Las Vegas drivers abuse handicap parking laws


It happens every day -- perfectly capable drivers jumping out of cars they just parked in handicap-only spaces.

Cheryl Trafford is newly transplanted from Washington state. She was aghast at how often she sees it happening in Las Vegas.

"Where I lived before, you got the evil eye for doing that. People would say something to you," she said. "Not here."

Harvey Resnik is a retired judge from New York s tate. He said he often saw handicap-parking violators in his court room and gave them a harsh sentence.

"Of course, it was kind of hard to justify hanging for a parking violation," he joked. "Actually, I had little sympathy for them ... they'd say, 'I was only there 10 minutes.' But people don't understand. By occupying the spot, they're depriving the people who have the (right) to use it."

In Las Vegas, the Metropolitan Police Department has the authority to ticket such violators, but officers' time is taken up with other duties. So the task falls to the volunteers of the Parking Enforcement Unit.

It's headed by Sharon Harding, who said abuse of handicap-parking spaces is a "pretty serious problem."

Members of the 90-strong volunteer force works in four-hour shifts after logging on with dispatch. They drive the department's cars but walk the parking lots so they can circle a vehicle, looking for the handicap permit tag to note its expiration date. About 75 percent of the volunteers are retirees.

"And many of them are handicapped themselves, so it's a real passion for them," Harding said.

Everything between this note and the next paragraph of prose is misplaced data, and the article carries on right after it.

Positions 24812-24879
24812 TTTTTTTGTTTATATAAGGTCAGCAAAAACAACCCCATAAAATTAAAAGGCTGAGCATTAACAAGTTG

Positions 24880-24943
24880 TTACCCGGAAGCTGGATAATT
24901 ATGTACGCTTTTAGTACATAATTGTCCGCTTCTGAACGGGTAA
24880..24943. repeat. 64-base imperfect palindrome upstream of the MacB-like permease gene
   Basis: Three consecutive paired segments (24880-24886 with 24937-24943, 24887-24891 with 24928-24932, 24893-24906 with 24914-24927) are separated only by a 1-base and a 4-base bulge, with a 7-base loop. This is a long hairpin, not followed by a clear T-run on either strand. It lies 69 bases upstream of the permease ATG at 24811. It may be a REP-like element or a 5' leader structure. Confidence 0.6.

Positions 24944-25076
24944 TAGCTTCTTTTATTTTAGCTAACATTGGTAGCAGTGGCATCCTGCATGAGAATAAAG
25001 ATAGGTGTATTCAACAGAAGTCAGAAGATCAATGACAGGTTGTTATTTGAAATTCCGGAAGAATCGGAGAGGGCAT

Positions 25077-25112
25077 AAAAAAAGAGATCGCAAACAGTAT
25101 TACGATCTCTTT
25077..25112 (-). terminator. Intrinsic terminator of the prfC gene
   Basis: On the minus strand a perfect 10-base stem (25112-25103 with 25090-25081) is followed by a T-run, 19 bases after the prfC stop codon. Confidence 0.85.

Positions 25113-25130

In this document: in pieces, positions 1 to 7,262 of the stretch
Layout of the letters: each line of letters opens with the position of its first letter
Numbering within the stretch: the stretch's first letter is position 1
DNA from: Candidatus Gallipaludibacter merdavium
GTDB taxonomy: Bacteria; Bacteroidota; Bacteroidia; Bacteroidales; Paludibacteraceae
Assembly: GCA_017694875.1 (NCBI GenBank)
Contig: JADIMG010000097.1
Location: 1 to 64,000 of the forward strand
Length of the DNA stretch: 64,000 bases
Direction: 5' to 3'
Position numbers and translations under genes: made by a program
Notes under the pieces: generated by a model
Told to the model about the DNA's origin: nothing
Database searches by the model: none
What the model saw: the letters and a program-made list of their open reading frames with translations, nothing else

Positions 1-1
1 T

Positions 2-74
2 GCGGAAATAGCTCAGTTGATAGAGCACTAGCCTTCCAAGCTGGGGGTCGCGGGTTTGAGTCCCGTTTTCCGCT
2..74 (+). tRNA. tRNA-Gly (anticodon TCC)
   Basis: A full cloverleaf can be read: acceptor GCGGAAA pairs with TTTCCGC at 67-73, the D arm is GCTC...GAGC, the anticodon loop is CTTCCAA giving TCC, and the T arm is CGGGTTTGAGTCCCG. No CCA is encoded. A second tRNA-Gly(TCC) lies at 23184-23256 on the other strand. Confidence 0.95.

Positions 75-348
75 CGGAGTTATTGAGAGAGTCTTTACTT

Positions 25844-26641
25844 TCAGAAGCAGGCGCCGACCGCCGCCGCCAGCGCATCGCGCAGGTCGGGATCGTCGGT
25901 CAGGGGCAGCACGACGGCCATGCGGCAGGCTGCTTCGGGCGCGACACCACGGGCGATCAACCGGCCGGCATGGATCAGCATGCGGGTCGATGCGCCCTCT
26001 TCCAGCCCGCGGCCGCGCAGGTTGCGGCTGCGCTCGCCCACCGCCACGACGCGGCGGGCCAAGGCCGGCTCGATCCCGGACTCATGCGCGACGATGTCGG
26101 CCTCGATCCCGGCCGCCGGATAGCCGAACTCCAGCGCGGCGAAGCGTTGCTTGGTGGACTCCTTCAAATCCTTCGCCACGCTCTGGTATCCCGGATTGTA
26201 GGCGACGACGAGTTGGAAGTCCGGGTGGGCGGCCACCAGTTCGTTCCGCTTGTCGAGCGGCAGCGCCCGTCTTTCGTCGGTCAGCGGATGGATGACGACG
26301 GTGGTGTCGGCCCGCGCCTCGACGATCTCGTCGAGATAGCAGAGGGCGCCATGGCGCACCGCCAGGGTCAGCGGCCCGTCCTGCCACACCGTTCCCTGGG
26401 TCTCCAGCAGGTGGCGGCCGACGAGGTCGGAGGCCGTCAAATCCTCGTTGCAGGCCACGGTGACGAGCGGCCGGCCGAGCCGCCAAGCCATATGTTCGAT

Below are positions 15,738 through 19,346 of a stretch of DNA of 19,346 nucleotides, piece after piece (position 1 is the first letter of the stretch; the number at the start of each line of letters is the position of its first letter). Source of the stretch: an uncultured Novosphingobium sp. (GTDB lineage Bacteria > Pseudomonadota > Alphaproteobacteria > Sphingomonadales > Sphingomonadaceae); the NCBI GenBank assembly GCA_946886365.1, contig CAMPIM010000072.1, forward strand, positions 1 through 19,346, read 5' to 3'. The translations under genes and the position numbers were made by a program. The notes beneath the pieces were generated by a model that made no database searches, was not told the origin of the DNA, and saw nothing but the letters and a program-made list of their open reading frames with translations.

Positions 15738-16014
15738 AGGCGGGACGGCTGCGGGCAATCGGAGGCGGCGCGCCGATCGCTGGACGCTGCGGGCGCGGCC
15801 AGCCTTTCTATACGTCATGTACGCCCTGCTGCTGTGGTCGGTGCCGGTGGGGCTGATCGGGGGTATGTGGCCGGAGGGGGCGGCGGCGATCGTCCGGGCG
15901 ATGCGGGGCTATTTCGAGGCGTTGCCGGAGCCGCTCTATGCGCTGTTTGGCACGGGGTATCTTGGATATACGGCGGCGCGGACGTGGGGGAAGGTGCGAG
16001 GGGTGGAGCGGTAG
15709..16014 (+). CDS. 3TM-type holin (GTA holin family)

The Nevada Department of Motor Vehicles issues special license plates to residents who are permanently handicapped. It issues permits for those with temporary handicaps, such as people with broken legs or who are recovering from surgery.

Harding said even people who are legally issued the plates and placards will abuse the privilege, using them past their expiration date.

"Sometimes, the person will die and their relatives continue to use it," she said. "I've even seen it where they've auctioned it off at some kind of party."

If the police department volunteer can't see the expiration date on the temporary placard, a citation is issued. It can be removed if the motorist proves the special use tag is legal.

Similarly, if a person drives off before the citation can be written up, the violation will be attached to the vehicle's plate number -- something the volunteers are trained to take down as they approach. The next time that vehicle's registration is up for renewal, the citation charge will be collected.

Keith Paul, spokesman for the Henderson Police Department, said it has 10 volunteers in its handicap parking patrol, something that was implemented in 2007.

They write 20 to 30 citations a month.

"There's a reason they have handicap (permits): because they need additional room, especially if they have a wheelchair," said Paul. "An able-bodied person should not be taking that space."

Citations within the city of Las Vegas limits are $250. Clark County citations are $353. Henderson's citation is $352.

In 2010, volunteers wrote 3,909 city handicap-parking citations and 4,648 county handicap-parking citations. Henderson did not have annual figures on hand.

Either way, the money from citations goes into the state's coffers.

The c ity of Las Vegas also tickets vehicles that are illegally parked in handicap spots downtown. The city allows vehicles with a handicap placard to park for four hours for free at parking meters, a long-standing practice.

A handicap-parking volunteer spoke of his duties at the police department's budget open house in November .

"Once in a while, they'll come out to their car, find me writing a ticket and get mad," he said. "But I'll have a crowd all around me, cheering."

Contact Summerlin and Summerlin South View reporter Jan Hogan at jhogan@viewnews.com or 387-2949.

 

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